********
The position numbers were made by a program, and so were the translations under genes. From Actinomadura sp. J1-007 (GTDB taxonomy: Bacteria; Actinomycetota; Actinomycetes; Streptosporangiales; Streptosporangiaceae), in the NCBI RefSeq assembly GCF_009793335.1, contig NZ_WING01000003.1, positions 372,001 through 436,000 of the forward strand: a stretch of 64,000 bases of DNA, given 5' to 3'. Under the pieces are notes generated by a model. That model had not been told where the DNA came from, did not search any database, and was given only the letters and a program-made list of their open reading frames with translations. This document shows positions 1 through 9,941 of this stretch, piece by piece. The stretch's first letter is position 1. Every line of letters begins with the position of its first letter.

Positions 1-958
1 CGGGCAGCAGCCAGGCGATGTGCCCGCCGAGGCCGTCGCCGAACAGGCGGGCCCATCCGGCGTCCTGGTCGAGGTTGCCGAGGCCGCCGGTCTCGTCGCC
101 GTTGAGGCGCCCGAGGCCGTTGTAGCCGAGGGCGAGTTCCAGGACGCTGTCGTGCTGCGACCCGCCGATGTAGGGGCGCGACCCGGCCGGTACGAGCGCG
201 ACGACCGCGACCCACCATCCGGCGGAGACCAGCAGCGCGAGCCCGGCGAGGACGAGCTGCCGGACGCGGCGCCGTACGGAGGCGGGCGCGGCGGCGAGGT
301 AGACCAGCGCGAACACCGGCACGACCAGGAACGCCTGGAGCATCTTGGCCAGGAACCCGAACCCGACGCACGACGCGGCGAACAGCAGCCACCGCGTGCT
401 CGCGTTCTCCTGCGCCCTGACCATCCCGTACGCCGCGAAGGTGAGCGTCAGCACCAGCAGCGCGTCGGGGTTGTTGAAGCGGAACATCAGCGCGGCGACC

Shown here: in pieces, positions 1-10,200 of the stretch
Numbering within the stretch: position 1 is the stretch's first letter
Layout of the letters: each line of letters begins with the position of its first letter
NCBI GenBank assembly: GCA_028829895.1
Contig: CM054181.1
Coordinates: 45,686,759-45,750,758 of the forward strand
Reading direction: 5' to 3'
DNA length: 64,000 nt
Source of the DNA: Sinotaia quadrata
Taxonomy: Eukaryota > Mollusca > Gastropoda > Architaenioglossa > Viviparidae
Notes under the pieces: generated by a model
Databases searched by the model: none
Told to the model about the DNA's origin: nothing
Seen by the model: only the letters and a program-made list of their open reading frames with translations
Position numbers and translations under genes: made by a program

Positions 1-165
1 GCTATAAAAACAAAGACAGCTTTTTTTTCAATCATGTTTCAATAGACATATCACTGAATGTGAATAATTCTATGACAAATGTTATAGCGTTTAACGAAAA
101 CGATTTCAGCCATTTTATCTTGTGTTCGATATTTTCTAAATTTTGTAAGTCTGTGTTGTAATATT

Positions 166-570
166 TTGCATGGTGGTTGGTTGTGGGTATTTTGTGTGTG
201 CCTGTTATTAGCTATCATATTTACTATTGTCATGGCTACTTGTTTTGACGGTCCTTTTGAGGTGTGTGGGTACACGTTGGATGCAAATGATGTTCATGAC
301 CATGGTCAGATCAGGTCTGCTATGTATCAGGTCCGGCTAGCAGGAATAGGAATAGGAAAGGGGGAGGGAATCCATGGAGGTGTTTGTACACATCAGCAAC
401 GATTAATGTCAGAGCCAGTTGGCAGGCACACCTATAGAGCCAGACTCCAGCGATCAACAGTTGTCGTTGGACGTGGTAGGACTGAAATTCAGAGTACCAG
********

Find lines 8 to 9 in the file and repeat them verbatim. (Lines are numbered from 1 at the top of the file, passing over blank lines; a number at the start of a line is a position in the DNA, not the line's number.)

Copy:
Shown here: in pieces, positions 1-10,200 of the stretch
Numbering within the stretch: position 1 is the stretch's first letter